Chilina Kennedy inhabits the role of Dina.  Sasson Gabay displays just the right character smarts as Tewfiq, the leader of the band.  Mike Cefalo, as the Telephone Man, sings the plaintive “Answer Me” with wonderful tenderness.  Joe Joseph adds some delightful comic moments as Haled.  

Be aware that this is an intimate show which would play better in the cozy Allen or Hanna Theatres where the audience could feel they were eaves-dropping, rather than in the cavernous Connor Palace, but economics doesn’t allow for that option. 

No stars?  No, this is not a star vehicle.  Regular people playing regular people.

Cleveland connection:  The show’s producer, Orin Wolf is a 1997 University School graduate.

CAPSULE JUDGEMENT: “The Band’s Visit” is a slice of life, character-centered show, woven together with spoken and sung words and music, that is filled with caring humanism.  

The Band’s Visit” runs through November 24, 2019, as part of the Key Bank Broadway Series at the Connor Palace.  To purchase tickets, call 216-241-6000 or go to

Saturday, November 02, 2019

Dynamic, must see “HAIR” commemorates Kent State Massacre of 1970

On May 4, 1970, over a period of 13-seconds, nearly 70 shots were fired upon Kent State University unarmed students by the Ohio State National Guard.  The students, and their supporters, were protesting against the bombing of Cambodia by the United States, part of the ill-conceived Vietnam incursion.  Forever after, to be known as “The Kent State Massacre,” the attack killed four and wounded nine others.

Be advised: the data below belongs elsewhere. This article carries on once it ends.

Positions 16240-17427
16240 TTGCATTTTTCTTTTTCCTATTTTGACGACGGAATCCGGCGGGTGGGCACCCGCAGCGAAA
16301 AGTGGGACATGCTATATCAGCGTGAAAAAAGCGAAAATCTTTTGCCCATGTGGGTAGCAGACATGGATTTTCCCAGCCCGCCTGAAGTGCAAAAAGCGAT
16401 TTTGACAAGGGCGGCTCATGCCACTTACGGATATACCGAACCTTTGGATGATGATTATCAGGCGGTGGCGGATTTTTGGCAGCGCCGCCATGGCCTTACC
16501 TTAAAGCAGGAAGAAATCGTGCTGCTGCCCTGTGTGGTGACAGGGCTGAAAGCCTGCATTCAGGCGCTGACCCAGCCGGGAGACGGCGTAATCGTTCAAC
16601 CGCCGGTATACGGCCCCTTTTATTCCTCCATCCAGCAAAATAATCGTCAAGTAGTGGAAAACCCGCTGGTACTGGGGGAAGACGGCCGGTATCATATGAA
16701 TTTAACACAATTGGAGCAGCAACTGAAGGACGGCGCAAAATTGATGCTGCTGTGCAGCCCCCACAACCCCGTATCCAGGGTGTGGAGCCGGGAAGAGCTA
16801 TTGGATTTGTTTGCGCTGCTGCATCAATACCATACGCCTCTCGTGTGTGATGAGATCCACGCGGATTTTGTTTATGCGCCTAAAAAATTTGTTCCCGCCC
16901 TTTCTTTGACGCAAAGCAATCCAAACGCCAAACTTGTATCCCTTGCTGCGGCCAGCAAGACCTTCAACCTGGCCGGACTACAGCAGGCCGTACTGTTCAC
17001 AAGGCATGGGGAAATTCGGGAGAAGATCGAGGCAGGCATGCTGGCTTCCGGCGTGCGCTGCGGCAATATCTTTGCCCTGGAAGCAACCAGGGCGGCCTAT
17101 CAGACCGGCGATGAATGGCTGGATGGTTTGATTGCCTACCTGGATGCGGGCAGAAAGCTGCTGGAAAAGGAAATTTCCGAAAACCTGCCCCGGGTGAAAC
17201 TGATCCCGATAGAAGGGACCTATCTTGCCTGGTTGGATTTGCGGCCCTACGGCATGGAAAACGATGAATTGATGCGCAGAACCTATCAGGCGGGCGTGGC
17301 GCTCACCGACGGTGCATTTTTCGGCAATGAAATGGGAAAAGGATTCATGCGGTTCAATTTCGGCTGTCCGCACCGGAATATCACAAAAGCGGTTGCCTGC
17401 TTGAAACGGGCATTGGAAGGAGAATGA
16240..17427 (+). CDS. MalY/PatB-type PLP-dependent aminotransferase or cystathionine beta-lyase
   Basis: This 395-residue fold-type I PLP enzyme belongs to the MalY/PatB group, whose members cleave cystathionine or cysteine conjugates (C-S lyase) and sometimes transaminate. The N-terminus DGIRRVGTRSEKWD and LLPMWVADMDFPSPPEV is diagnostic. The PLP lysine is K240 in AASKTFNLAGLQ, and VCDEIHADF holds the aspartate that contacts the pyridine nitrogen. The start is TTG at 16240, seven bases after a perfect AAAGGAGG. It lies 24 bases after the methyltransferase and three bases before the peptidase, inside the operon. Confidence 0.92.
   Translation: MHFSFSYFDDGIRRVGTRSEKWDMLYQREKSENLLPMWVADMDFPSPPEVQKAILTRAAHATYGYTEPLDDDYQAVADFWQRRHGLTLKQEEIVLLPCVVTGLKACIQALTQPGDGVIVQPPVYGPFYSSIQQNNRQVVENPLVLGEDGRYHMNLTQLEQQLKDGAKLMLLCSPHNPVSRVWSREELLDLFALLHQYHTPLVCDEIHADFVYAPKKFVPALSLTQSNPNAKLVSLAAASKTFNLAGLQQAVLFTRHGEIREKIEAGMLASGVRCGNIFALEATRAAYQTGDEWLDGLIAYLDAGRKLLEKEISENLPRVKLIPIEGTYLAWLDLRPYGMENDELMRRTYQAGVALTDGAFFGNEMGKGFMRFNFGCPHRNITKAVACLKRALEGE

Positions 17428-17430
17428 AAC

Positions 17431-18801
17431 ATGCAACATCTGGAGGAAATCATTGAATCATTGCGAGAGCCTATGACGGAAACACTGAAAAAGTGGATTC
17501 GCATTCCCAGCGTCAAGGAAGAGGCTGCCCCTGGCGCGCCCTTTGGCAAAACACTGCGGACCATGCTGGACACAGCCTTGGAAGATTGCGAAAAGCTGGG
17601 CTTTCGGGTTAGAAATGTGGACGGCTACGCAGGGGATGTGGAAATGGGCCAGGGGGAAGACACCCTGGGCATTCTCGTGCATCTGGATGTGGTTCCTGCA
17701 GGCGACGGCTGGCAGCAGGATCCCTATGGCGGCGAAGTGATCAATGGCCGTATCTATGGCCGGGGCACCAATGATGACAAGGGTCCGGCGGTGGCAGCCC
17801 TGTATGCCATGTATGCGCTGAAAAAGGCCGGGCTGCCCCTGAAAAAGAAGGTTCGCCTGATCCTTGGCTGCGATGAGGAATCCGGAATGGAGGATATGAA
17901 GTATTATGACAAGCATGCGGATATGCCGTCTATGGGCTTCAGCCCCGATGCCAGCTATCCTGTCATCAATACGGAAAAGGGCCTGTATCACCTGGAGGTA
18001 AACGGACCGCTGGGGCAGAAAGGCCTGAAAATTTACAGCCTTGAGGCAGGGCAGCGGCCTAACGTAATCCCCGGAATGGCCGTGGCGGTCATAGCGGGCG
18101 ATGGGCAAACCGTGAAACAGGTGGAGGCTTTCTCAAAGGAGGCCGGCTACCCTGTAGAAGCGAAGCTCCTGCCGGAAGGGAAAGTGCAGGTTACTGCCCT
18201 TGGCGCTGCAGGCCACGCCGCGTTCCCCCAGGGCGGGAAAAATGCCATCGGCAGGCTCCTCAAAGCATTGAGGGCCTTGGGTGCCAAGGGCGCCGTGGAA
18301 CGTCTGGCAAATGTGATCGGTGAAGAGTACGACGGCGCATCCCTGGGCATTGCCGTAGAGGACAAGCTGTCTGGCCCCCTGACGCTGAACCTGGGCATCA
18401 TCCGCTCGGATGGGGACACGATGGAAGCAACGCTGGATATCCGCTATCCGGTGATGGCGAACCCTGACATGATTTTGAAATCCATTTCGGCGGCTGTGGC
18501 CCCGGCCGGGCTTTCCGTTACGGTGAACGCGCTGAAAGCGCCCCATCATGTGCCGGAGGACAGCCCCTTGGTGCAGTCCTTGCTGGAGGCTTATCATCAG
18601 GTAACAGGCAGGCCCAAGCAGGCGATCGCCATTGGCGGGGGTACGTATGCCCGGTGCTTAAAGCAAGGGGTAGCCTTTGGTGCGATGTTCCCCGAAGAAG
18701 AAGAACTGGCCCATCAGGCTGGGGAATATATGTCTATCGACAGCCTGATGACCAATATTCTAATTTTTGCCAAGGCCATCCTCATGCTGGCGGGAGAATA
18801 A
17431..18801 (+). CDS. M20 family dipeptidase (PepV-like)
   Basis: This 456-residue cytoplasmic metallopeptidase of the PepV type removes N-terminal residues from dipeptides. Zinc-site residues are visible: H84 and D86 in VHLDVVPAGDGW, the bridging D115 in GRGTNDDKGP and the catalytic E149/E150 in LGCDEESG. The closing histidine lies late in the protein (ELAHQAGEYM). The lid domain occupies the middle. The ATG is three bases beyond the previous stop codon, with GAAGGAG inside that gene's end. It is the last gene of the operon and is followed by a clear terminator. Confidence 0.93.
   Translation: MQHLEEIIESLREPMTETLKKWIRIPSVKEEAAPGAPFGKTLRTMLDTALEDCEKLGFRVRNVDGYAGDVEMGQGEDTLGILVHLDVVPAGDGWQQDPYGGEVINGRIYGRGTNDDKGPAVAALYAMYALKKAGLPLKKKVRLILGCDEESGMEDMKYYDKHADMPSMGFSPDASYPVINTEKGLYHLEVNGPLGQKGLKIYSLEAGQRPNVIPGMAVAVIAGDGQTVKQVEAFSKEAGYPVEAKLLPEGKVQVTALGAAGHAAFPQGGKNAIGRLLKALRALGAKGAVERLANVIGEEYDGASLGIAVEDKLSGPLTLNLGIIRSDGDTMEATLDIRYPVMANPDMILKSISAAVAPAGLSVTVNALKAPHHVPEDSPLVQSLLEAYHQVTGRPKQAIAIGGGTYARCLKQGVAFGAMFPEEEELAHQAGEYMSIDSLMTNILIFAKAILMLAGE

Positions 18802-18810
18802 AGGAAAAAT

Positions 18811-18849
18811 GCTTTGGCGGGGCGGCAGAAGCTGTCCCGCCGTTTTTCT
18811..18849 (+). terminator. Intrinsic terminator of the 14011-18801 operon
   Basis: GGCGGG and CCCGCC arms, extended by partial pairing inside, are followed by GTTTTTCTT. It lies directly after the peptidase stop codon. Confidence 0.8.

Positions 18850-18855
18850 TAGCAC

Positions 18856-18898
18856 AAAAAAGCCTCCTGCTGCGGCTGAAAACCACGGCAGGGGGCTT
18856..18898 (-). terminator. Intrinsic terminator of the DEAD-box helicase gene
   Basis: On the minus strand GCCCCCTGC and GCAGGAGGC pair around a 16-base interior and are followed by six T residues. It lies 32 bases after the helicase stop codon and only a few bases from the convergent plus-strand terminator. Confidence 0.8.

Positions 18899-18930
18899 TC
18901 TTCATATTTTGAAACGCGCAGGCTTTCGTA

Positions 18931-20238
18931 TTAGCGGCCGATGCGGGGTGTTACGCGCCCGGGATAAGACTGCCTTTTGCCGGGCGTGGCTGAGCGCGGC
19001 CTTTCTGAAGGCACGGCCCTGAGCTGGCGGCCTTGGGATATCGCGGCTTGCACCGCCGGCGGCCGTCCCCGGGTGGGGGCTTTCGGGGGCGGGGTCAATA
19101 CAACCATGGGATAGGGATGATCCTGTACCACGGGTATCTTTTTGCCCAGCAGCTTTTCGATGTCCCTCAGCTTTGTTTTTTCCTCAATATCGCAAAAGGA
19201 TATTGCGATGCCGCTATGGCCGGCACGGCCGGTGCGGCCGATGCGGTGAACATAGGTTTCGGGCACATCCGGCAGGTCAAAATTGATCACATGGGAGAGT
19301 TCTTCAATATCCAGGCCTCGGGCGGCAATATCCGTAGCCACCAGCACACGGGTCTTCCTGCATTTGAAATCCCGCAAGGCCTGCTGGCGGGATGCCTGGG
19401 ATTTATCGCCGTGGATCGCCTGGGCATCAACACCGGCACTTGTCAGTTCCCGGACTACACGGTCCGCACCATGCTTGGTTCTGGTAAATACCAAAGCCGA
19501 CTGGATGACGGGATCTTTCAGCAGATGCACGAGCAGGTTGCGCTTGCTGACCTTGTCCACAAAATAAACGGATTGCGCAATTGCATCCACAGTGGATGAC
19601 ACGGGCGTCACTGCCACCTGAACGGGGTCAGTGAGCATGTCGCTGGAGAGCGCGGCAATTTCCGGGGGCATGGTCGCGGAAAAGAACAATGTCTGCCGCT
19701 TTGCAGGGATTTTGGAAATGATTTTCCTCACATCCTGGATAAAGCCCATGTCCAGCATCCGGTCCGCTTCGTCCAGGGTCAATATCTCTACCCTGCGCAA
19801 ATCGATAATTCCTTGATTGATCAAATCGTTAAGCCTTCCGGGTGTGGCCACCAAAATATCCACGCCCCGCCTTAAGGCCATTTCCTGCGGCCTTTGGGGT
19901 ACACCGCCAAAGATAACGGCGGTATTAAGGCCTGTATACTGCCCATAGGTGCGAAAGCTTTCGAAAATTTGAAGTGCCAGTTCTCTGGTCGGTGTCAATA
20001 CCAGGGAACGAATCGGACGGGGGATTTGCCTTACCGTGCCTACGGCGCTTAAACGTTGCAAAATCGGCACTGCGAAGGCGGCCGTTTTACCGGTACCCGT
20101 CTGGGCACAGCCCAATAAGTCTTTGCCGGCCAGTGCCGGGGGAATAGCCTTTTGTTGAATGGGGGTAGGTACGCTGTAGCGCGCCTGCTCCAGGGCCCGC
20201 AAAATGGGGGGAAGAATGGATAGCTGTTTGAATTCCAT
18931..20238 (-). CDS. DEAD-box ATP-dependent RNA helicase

It is entirely appropriate, as the university prepares for the 50th anniversary of that event, they do so with the staging of “Hair:  The American Tribal Love-Rock Musical.” 

The James Rado, Gerome Ragni, Galt MacDermot’s hippie, counterculture, sexual revolution musical that introduced rock and roll to Broadway, shocked the nation with nudity, swearing, anti-Vietnam protest, sexuality, drug usage, and irreverence for the American flag.  It is a perfect example of theatre representing the era from which it comes and how to teach history through the arts.  

Hair” is often referred to as the ending the bookend of the era known as the Golden Age of Broadway.  The first true book musical, “Oklahoma” (1943), set the format for what is known as the American Musical, and the Age of Aquarius musical (1968) ushered in major changes to that format, showcased by a racially integrated cast, taking on a serious topic, and adding rock music to the genre’s lexicon.  

The script is time-specific, furthering the concept that theatre is representative of the era from which it comes.  “Hair” is the 1960s, a time of political activity, flower children, drugs, long-haired hippies, bohemian life style, free love, tie-dyed shirts and polyester bell bottom pants, rebellion against tradition family values and conservative beliefs, and the preaching of making love/not war.  

“Hair” tells the tale of friends, Claude, Berger and Sheila, and their “tribe” as they struggle to balance their youthful lives, with rebellion against the Vietnamese War and draft conscription.  It is also a reflection of the tidal waves of change that were ripping the country apart.